Fluorescent Differential Display

Total RNA was extracted from etiolated seedlings by the phenol/SDS/LiCl method (Verwoerd et al., 1989) and then treated with RNase-free DNase (Ambion, Austin, TX) for 30 min. Fluorescent differential display (FDD) was performed as described previously (Kuno et al., 2000). First-strand cDNAs were synthesized from each total RNA preparation (2.5 μg) using three different Texas Red–labeled 3′-anchored oligo(dT) primers (5′-Texas Red-GT15G-3; Nissibo, Tokyo, Japan) and a SuperScript Preamplification System (Gibco BRL, Rockville, MD). cDNAs produced from 25 ng of total RNA were amplified by PCR using combinations of Texas Red–labeled anchored oligo(dT) and arbitrary 10-mer primers (Kits B, D, F, and X; Operon Technologies, Alameda, CA). PCR was performed as follows: 94°C for 3 min, 40°C for 5 min, and 72°C for 5 min followed by 24 cycles of 94°C for 15 s, 40°C for 2 min, and 72°C for 1 min, with an additional extension step at 72°C for 5 min. Electrophoresis and detection of the PCR products were performed with an automated fluorescent DNA sequencer (SQ5500; Hitachi).

For the isolation of cDNAs of interest, preparative electrophoresis was performed and the FDD patterns visualized by a fluorescent image analyzer (FMBIO II Multi-View; Takara, Shiga, Japan). The gel on the glass plate was laid over the printed FDD image, and the bands of interest were excised. The cDNAs were eluted into distilled water and then amplified by PCR using the appropriate pairs of primers. Reamplification products were purified with a PCR purification kit (Qiagen, Chatsworth, CA) and subcloned into the pGEM-T vector (Promega, Madison, WI).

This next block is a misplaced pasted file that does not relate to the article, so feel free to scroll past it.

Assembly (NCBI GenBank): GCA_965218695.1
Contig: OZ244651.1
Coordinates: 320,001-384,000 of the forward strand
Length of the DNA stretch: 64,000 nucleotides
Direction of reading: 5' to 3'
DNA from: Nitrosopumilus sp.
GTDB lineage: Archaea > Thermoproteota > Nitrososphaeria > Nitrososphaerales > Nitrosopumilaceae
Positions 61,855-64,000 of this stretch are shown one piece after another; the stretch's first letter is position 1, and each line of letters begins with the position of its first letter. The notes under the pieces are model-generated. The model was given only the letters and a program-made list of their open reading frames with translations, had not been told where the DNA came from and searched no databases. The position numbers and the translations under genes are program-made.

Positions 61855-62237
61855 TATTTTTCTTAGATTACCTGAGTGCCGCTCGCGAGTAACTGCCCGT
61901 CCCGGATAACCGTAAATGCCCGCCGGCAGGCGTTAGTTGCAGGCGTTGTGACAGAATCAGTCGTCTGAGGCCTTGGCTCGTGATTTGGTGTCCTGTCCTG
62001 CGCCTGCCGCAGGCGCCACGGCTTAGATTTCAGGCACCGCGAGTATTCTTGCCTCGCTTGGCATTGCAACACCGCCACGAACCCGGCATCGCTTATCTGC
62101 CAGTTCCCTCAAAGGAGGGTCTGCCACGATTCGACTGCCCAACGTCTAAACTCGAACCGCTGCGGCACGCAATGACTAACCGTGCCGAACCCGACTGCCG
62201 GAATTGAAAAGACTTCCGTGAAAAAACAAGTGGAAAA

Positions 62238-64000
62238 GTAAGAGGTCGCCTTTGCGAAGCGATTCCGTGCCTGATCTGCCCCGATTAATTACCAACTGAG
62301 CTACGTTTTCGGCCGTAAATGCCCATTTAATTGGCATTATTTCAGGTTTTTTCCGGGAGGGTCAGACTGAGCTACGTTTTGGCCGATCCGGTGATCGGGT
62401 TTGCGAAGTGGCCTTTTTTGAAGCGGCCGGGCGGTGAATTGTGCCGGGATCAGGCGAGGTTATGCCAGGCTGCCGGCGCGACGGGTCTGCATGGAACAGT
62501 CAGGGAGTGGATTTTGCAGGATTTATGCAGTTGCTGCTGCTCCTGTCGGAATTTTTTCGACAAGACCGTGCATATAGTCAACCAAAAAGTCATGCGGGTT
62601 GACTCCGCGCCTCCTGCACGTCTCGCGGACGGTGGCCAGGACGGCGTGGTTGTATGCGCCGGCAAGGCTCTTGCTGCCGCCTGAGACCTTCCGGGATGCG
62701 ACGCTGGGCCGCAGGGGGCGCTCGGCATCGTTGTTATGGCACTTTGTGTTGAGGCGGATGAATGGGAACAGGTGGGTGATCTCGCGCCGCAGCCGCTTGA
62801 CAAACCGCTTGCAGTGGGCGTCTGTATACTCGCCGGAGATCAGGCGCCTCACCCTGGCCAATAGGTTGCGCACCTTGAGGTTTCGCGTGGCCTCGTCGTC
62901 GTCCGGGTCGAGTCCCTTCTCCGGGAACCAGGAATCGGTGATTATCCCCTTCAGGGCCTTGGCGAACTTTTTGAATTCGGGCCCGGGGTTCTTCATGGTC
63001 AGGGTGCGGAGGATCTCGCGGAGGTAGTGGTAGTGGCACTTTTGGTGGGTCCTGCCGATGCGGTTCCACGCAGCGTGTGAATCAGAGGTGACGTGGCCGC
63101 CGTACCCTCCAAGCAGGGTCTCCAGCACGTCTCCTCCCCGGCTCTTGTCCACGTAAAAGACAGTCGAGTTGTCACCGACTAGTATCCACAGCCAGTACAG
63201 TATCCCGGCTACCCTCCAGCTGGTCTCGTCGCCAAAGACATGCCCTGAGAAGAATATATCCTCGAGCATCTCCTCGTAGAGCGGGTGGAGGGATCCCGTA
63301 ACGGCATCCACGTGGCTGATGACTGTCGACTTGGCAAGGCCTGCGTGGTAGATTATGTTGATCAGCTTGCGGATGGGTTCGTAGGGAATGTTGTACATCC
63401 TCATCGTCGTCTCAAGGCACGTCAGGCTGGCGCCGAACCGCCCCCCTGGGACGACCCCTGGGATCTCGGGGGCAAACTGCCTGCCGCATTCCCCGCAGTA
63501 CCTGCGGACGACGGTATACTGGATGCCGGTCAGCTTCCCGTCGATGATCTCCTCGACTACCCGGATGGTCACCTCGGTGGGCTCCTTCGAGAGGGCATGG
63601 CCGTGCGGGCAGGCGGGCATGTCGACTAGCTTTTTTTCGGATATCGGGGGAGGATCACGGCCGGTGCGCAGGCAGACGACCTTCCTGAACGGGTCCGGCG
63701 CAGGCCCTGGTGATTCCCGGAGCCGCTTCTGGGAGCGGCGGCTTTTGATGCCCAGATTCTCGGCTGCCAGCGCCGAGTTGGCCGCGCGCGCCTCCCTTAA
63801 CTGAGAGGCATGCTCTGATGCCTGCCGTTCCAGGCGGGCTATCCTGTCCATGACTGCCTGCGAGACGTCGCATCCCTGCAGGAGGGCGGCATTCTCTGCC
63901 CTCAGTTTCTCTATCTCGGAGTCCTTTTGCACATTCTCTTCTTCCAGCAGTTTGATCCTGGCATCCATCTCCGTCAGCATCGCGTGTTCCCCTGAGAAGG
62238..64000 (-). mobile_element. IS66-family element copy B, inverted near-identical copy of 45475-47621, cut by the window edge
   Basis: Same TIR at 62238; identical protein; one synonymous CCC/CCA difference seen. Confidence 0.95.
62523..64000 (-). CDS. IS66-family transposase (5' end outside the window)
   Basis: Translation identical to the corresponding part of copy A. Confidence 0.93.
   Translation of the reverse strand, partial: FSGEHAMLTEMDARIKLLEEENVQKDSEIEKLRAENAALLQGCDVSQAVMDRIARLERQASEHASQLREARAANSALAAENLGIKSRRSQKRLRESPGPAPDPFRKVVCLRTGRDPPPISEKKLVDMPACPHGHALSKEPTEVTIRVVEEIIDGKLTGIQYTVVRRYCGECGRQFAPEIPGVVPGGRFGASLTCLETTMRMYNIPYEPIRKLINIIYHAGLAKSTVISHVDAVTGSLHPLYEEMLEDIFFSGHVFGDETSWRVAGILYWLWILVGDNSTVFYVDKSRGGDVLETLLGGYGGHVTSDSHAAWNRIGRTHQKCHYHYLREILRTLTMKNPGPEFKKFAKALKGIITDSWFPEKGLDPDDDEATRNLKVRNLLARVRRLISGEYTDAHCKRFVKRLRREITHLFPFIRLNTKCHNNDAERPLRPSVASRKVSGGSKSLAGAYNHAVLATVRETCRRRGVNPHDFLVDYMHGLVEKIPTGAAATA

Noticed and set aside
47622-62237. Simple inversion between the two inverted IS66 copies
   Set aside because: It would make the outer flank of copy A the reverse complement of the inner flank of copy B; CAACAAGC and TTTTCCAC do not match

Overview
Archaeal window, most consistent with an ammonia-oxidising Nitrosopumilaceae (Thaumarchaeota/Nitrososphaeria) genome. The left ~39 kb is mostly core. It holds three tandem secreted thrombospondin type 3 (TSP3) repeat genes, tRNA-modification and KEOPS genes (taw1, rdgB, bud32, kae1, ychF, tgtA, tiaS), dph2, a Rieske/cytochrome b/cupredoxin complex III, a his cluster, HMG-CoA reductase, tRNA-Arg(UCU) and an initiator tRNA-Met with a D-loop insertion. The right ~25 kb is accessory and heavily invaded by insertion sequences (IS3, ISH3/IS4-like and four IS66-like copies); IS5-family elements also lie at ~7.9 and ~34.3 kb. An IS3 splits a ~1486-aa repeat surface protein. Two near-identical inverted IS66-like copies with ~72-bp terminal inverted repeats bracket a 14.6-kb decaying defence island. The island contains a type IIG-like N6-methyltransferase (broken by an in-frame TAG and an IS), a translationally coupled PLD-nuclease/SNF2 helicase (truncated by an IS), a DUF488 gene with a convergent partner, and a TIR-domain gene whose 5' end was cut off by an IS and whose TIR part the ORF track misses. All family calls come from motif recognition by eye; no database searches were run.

Measurement of Transcript Levels

RNA gel blot analysis was performed as described previously (Kuno et al., 2000). To detect EPR1 mRNA, a 338-bp PCR fragment, corresponding to the region of the EPR1 gene not containing the MYB domain, was used to prepare high-activity 32P-labeled probes synthesized by linear PCR amplification. Transcript sizes were determined by comparing electrophoretic mobility with those of RNA standards (0.16- to 1.77-kb RNA ladder; Gibco BRL).

For circadian expression experiments, wild-type, LHY-ox, CCA1-ox, and EPR1-ox plants were grown under 12-h-light/12-h-dark cycles for 2 weeks, transferred to continuous light (LL) conditions, and then subjected to total RNA extraction every 4 h for 48 h. RNA gel blots containing 15 μg of total RNA were hybridized with 32P-labeled probes amplified by PCR from first-strand cDNA using the following primer combinations: EPR1, EPR1-forward(F) (5′-CGCGGAAGAATCTCACAAACCAT-3′) and EPR1-reverse(R) (5′-CATCTGAAGCTACCAGCGTCAATGA-3′); CCA1, CCA1-F (5′-TTCACGGGAGGGAAGTCAGA-3′) and CCA1-R (5′-CGGGAGGCCAAAATGATGAGC-3′); LHY, LHY-F (5′-CGCGGTTCAAGATGTTCCCAAGA-3′) and LHY-R (5′-CTGTAGCAGCGGCAATGGCAG-TT-3′); EPR 3′ untranslated region, EPR1-3-L (5′-TTTAGCCATTGTACAGTTTGGAGTC-3′) and EPR1-3-R (5′-TCTTCTTAACGTGAGACAGCAGG-3′); TOC1, TOCF (5′-TGATTCCACGAGTTTGGGAGA-3′) and TOCB (5′-TGTGGGTTGGTGGACCTAAGA-3′); and Lhcb, CAB5 (5′-CTCTCACTCACAAGTTAGTCATA-3′) and CAB3 (5′-GCAACAGTCTTCCTCATTGTCA-3′). Hybridized membranes were exposed to x-ray film, stripped, and reprobed. All circadian experiments were performed in duplicate. Quantification of band intensities was performed using ImageQuant Software (Molecular Dynamics, Sunnyvale, CA)